9. Mahwish Chowdhary, “China’s Billion-Dollar Gateway To The Subcontinent: Pakistan May Be Opening A Door It Cannot Close,” Forbes, 25 August 2015, http://www.forbes.com/sites/realspin/2015/08/25/china-looks-to-pakistan-to-expand-its-influence-in-asia/.
  10. Tim Craig and Simon Denyer, “From the mountains to the sea: A Chinese vision, a Pakistani corridor,” The Washington Post, 23 October 2015, https://www.washingtonpost.com/world/asia_pacific/from-the-mountains-to-the-sea-a-chinese-vision-a-pakistani-corridor/2015/10/23/4e1b6d30-2a42-11e5-a5ea-cf74396e59ec_story.html.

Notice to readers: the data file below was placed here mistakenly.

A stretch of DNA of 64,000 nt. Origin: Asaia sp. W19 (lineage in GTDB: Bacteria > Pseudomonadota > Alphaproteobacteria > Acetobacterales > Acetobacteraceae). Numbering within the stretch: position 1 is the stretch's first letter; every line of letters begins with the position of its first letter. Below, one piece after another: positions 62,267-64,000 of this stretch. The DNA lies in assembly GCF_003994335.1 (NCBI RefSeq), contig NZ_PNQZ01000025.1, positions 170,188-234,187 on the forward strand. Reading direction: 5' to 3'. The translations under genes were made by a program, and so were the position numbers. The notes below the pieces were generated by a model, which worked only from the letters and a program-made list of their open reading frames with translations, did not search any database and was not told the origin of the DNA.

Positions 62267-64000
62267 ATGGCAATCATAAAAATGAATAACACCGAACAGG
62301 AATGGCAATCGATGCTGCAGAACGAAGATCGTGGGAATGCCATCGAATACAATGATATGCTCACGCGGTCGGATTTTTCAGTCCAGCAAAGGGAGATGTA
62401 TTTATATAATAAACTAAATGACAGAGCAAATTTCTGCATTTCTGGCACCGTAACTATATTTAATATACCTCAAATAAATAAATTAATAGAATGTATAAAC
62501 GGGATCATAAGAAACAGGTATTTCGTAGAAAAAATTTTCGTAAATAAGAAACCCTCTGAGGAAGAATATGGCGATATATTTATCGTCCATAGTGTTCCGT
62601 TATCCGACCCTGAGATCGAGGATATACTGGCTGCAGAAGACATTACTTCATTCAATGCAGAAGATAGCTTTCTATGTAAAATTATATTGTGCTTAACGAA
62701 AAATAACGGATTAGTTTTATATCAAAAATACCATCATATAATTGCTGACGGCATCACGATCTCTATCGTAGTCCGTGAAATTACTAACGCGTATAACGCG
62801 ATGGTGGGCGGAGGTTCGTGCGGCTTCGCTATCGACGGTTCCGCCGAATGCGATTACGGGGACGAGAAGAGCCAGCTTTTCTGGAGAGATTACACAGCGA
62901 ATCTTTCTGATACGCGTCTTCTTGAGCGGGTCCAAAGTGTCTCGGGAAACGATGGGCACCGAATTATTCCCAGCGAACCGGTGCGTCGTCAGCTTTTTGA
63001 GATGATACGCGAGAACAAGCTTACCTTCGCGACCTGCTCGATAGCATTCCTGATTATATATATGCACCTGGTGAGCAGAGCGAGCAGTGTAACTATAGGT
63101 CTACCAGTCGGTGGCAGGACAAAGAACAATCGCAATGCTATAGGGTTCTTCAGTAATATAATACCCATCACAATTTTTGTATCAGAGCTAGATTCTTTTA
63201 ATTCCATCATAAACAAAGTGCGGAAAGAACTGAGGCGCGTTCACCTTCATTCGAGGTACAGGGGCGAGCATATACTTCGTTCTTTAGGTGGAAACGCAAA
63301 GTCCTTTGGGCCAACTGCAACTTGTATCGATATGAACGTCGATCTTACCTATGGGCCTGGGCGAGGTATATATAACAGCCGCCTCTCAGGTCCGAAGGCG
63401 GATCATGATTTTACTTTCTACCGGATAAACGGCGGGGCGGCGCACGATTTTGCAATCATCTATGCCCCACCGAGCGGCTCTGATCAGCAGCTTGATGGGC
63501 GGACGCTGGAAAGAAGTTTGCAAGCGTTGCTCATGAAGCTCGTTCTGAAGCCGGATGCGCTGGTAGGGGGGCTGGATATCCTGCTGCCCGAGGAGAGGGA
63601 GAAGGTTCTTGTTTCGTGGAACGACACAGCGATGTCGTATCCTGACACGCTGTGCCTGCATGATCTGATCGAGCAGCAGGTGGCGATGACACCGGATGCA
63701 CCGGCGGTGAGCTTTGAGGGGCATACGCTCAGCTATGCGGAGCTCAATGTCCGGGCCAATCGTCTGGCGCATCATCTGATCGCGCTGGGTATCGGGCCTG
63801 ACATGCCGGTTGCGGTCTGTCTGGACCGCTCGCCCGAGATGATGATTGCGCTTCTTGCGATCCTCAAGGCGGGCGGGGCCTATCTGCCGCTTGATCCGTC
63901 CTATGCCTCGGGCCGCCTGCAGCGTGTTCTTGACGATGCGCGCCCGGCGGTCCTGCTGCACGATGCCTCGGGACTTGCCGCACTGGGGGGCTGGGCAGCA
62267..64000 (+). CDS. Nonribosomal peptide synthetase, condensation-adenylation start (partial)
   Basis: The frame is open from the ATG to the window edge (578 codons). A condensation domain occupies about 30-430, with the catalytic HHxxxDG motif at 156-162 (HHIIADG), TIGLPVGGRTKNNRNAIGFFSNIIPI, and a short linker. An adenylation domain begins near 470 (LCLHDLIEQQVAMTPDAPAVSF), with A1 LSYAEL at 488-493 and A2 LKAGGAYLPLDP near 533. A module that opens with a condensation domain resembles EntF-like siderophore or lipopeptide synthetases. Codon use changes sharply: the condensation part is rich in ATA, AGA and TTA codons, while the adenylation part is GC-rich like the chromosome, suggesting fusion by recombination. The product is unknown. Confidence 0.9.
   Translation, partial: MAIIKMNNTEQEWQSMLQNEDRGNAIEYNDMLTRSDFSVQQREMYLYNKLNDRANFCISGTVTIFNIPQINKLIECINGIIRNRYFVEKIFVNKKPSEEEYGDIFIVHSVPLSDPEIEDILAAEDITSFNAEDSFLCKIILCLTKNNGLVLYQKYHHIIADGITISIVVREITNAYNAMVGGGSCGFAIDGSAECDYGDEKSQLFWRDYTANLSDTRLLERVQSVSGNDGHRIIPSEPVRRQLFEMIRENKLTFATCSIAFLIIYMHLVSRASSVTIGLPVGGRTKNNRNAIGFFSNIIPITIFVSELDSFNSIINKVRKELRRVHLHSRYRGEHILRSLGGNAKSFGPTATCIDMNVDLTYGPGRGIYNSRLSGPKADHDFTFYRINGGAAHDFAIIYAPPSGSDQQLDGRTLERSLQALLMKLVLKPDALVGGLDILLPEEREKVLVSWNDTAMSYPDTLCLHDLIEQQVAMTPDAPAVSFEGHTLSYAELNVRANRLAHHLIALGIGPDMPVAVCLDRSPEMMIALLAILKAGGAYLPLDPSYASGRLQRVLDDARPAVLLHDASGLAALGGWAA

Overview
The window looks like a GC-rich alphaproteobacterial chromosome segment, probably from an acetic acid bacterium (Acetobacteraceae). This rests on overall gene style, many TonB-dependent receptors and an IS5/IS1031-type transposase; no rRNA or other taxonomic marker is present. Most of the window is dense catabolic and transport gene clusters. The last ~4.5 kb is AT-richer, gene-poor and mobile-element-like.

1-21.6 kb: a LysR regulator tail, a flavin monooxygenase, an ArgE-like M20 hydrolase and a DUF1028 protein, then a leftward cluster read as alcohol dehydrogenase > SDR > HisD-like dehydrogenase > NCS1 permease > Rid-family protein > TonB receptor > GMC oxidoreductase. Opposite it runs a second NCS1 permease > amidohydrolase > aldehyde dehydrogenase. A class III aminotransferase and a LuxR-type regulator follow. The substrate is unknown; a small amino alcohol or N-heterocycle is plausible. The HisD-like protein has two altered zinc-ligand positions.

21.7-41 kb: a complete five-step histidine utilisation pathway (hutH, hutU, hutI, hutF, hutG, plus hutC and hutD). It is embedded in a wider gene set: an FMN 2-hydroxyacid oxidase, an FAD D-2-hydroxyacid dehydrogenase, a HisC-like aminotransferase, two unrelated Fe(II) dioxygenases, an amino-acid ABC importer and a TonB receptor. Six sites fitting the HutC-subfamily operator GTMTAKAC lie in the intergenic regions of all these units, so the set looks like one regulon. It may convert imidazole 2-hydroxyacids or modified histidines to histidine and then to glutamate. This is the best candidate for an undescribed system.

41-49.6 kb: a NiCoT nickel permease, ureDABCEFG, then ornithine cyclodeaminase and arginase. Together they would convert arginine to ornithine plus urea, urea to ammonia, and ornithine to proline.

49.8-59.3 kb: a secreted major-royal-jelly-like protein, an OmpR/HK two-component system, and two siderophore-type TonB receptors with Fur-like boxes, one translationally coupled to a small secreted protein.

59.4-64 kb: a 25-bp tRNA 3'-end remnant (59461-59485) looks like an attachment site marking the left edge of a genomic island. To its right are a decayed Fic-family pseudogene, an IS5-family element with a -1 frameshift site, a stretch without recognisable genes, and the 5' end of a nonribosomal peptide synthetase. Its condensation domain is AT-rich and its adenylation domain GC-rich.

11. Pepe Escobar, “Can China and Russia Squeeze Washington out of Eurasia,” The Nation, 6 October 2014, http://www.thenation.com/article/can-china-and-and-russia-squeeze-washington-out-eurasia/.
  12. APP, “Pakistan losing water resources due to poor infrastructure: experts,” Pakistan Today, 22 March 2013, http://www.pakistantoday.com.pk/2013/03/22/national/pakistan-losing-water-resources-due-to-poor-infrastructure-experts/.
  13. Palash Ghosh, “Balochistan: Pakistan’s ‘Dirty War’ In Its Poorest, Most Lawless, But Resource-Rich Province,” IB Times, 14 September 2013, http://www.ibtimes.com/balochistan-pakistans-dirty-war-its-poorest-most-lawless-resource-rich-province-1405620.